An ion is an elementary particle or system of elementary particles with a net electric charge.

A neutral atom contains an equal number of protons in the nucleus and electrons in the electron shell. A negatively charged atomic ion, which has gained one or more electrons, is known as an anion, and a positively charged atomic ion, which has lost one or more electrons, is known as a cation. The process of removing or adding charges to a neutral particle is called ionization, the inverse processes are called recombination and detachment. Note that neutral elementary particles cannot be ionized, as they contain no constituent charged particles that can be removed. The formation of free negatively charged atomic ions is non-trivial because an additional electron doesn't experience a Coulomb attraction towards the neutral atom. It is nevertheless possible in many cases, see negative atomic ion.

Ionized atoms or molecules are denoted by superscripting with the number of electrons lost or gained (if more than one) and the sign (+ or −) of the electric charge, e.g. H+ or O2−.

Metals tend to form cations while non-metals tend to form anions e.g. sodium forms cations of Na+ while chlorine forms anions of Cl-.

Ionization energy

The energy required to produce a cation by stripping an electron from a more nearly neutral atom is the ionization energy. More generally, the n-th ionization energy of an atom is the energy required to strip it of its n-th electron after the first n − 1 have already been removed.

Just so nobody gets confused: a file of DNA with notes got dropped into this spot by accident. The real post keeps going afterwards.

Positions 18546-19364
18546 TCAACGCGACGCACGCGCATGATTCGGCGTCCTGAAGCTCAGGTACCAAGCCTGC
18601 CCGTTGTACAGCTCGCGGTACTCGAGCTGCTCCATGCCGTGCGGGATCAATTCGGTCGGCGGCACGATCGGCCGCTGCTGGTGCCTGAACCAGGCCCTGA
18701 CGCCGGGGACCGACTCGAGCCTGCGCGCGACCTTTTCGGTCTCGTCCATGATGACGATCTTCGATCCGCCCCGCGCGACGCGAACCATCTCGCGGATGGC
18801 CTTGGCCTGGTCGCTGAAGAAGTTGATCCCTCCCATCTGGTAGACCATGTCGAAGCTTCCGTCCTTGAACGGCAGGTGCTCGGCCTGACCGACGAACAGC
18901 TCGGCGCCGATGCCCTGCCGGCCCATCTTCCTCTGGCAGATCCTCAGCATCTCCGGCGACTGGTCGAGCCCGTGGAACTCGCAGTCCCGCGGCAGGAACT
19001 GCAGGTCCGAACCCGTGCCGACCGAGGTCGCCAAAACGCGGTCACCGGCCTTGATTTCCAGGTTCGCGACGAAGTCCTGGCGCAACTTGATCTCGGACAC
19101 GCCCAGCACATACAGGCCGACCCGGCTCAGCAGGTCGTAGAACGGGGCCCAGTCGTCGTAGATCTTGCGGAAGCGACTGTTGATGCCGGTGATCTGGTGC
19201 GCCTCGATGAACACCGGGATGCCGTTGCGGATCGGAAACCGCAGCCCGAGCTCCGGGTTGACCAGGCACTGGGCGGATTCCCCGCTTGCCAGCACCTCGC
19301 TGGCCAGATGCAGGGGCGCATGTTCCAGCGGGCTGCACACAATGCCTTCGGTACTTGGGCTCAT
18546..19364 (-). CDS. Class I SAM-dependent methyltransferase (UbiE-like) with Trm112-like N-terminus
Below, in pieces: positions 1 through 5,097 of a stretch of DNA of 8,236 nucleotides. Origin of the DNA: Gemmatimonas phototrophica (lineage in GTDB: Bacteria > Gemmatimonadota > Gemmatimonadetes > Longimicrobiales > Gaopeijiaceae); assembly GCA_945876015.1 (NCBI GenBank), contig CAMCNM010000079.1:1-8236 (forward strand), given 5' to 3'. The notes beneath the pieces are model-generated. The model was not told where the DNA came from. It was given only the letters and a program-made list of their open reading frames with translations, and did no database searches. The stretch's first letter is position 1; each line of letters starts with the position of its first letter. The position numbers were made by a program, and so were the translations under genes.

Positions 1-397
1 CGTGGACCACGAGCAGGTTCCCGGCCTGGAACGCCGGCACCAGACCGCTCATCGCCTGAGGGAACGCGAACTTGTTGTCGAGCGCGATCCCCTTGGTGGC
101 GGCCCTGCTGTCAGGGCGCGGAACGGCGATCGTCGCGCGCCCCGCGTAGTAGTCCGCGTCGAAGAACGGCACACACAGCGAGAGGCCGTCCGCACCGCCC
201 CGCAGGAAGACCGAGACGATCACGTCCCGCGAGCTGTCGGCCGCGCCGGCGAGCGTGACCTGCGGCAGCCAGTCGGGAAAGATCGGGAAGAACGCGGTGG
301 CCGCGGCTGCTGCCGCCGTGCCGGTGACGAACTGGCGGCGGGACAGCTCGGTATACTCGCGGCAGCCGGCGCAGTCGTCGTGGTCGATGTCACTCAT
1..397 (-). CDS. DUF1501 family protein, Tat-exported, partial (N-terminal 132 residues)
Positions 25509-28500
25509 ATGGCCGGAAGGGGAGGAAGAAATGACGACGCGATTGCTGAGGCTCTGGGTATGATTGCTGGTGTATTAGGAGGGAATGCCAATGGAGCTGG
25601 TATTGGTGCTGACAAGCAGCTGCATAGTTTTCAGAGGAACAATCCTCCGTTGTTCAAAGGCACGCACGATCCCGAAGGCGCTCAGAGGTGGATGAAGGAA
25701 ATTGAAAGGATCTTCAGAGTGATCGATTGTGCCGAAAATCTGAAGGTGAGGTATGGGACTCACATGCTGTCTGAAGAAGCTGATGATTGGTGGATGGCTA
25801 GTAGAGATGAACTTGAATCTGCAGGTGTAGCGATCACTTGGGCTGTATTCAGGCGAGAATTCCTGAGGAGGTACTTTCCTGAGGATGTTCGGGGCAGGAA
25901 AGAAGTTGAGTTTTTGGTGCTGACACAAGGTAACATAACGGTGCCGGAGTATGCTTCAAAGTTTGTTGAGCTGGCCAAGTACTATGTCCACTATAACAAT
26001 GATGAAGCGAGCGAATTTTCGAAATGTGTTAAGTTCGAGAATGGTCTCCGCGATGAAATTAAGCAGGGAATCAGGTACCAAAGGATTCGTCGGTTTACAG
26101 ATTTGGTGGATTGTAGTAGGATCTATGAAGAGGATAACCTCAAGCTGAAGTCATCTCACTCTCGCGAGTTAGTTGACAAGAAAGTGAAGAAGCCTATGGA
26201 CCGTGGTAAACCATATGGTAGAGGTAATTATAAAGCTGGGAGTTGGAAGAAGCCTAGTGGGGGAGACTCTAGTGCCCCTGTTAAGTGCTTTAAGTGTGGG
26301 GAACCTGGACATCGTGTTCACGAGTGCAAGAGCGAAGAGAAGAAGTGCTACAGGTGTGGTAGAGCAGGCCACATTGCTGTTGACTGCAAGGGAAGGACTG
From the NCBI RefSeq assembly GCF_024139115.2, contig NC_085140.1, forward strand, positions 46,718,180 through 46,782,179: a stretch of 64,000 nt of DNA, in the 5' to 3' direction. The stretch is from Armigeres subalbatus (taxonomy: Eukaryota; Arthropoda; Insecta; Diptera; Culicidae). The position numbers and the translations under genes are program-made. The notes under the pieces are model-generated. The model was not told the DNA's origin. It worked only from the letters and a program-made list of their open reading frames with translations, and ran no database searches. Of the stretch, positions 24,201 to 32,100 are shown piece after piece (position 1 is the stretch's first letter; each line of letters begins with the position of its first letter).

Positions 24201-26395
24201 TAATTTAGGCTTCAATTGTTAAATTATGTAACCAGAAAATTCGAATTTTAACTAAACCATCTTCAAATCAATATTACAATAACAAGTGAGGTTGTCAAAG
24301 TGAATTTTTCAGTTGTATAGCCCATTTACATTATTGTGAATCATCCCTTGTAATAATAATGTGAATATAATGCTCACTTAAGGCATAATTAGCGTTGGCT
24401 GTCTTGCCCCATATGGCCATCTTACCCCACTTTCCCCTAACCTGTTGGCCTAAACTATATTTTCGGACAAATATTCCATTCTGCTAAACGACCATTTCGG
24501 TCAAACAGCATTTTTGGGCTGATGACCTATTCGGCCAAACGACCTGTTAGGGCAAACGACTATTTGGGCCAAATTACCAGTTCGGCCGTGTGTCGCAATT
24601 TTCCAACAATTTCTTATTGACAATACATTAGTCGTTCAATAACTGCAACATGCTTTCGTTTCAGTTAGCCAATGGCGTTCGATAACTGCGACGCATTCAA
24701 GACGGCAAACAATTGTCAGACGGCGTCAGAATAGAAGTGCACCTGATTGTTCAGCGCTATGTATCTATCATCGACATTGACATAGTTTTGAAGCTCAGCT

Each successive ionization energy is markedly greater than the last. Particularly dramatic increases occur after any given block of atomic orbitals is exhausted. For this reason, ions tend to form in ways that leave them with full orbital blocks. For example, sodium is found as Na+, but not usually Na2+ due to the large amount of ionization energy required. Likewise, magnesium is found as Mg2+, but not Mg3+, and aluminium may exist as an Al3+ cation.


Ions were first theorized by Michael Faraday around 1830, to describe the portions of molecules that travel either to an anode or to a cathode. However, the mechanism by which this was achieved was not described until 1884 by Svante August Arrhenius in his doctoral dissertation to the University of Uppsala. His theory was initially not accepted (he got his degree with a minimum passing grade) but his dissertation won the Nobel Prize in Chemistry in 1903.


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